We were in Detroit last weekend for a family wedding, and I went for a run and took some pictures. Here’s a sampling.
Full disclosure: the picture at the top of this post was actually taken last summer, but it was too cool not to include here. In fact, I’d say it’s a contender for “most Detroit street art” ever – though so is this piece, also from last year. At first I was unhappy that I was unable to capture the art without all the cars parked in front of it, and then it dawned on me. It’s Detroit, the cars are the point.
I knew, in a general way, that there were a lot of taquerias in Bushwick, and that you could find freshly-made tortillas there, as well. But living so close to Sunset Park has spoiled me for choices, and Bushwick is kind of out of my way, and I wasn’t sure which streets had the taquerias and which the annoyingly young, beautiful and hip people . . . and so I procrastinated.
Last weekend, the National Audubon Society teamed up with the group Runstreet to host a running tour of the Audubon Murals in Upper Manhattan. Let’s see . . . an event that combines running, birds and street art? Sign me up!
And so, only slightly challenged by weekend train schedules, I headed across the East River and up, up, uptown to the Harlem Public at Broadway and W. 149th. A small crowd of participants had already gathered – easily recognized, first, by the fact that they were milling around outside a closed bar at 9 o’clock on a Sunday morning, and second, by their mix of running and bird-themed apparel. As we arrived, a preternaturally cheerful organizer checked us off from her list of registrants. New arrivals continued to trickle in, muttering about “trains” (the all-purpose NYC excuse for tardiness), until someone decided that it was time to get started.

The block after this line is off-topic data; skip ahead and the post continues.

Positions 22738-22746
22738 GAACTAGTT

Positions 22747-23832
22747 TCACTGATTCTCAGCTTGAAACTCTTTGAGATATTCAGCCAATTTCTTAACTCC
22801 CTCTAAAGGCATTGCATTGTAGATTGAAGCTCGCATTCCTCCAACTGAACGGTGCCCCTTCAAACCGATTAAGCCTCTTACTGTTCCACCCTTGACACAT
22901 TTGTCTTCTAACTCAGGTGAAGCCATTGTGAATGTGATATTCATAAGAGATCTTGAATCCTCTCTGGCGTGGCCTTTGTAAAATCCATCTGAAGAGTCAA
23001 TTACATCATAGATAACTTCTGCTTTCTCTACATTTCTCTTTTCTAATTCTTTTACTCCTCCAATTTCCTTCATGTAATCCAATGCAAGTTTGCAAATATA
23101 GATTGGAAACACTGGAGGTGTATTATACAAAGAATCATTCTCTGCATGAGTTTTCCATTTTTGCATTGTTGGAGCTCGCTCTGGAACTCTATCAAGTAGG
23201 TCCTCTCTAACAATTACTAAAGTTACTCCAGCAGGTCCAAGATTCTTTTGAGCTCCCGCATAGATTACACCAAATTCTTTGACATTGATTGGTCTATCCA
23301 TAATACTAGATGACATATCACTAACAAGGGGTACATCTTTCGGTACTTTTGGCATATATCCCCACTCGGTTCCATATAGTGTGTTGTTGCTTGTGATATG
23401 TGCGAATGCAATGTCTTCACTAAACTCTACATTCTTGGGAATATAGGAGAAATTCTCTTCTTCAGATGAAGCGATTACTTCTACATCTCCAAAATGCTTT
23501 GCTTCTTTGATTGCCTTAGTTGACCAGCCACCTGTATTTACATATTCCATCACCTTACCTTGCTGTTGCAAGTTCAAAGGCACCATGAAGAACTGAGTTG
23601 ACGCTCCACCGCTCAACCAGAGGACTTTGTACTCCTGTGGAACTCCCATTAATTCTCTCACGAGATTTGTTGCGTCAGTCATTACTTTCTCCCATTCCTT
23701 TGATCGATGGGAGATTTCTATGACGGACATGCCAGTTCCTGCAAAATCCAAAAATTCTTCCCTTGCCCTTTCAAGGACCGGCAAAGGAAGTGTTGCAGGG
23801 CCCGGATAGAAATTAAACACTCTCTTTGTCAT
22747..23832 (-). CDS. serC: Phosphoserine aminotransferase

First, though, some background on the Audubon Mural Project, echoing the introduction provided to us by Avi Gitler, a local gallery owner and project coordinator. The ambitious goal is to depict all of the more than 300 North American birds threatened with extinction because of climate change. Eight years into the effort, the count has reached 138, spread across 100 murals, mostly in Upper Manhattan – where John James Audubon was once a major landowner, and where he is buried in the cemetery of Trinity Church.
Having just arrived in Puebla on Friday, I can’t claim to know much about the city (other than the fact that El Carmen on Calle 16 de Septiembre makes incredible cemitas), and there’s certainly beautiful, funny and provocative art to be seen driving into the main bus station, or walking around the Centro Histórico. But if there’s a more extensive – and stunning – display than the one found in Ciudad Mural in the Barrio de Xanenetla…well, I’d be surprised.
Eric and I arrived in Mexico City yesterday afternoon. In our first 24 hours in the city, we consumed tacos al pastor; de arrachera; de costillas con nopales…not to mention tostadas topped with a startling variety of sea creatures.
Burros – along with their diminutive (at least in name) cousins, burritos – have always struck me as problematic. They’re invariably overstuffed, often grotesquely so. When they’re not dry, they’re drowning in goopy sauce and (horrors) cheese. Worst of all is the dreaded burrito fold, confronting the eater with double or triple or quadruple layers of gummy flour tortilla.
But Eric and I are in Tucson this week, and Tucson is the land of flour tortillas, where chimichangas were born and burros reign supreme. As the saying goes: when in Rome, do as the Sonorenses do.
50 Favorite Places #28 Shirley Chisholm is a new state park, opened in the summer of 2019 and named after the pioneering Brooklynite who represented central Brooklyn in Congress from 1969 to 1983. It’s located on the far eastern edge of the borough, just off the Belt Parkway, where East New York butts up against Howard Beach.